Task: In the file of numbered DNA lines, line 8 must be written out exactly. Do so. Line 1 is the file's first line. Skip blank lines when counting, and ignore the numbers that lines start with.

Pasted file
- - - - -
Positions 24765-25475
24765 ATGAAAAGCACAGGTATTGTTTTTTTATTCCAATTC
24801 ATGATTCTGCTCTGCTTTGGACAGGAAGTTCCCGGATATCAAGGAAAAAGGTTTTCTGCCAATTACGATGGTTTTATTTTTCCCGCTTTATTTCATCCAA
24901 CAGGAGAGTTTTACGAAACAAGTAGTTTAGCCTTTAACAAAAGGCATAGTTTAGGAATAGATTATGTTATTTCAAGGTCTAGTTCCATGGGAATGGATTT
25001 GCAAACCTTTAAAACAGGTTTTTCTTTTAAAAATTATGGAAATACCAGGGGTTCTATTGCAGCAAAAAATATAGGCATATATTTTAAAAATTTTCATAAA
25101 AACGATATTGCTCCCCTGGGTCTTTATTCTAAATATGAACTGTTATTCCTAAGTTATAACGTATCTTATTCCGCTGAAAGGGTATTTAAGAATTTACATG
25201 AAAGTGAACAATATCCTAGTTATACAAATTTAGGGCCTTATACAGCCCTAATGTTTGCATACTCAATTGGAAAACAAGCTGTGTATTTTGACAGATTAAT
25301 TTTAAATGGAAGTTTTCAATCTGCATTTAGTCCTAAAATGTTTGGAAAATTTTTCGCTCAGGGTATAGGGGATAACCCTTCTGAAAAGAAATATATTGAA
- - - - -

25301 TTTAAATGGAAGTTTTCAATCTGCATTTAGTCCTAAAATGTTTGGAAAATTTTTCGCTCAGGGTATAGGGGATAACCCTTCTGAAAAGAAATATATTGAA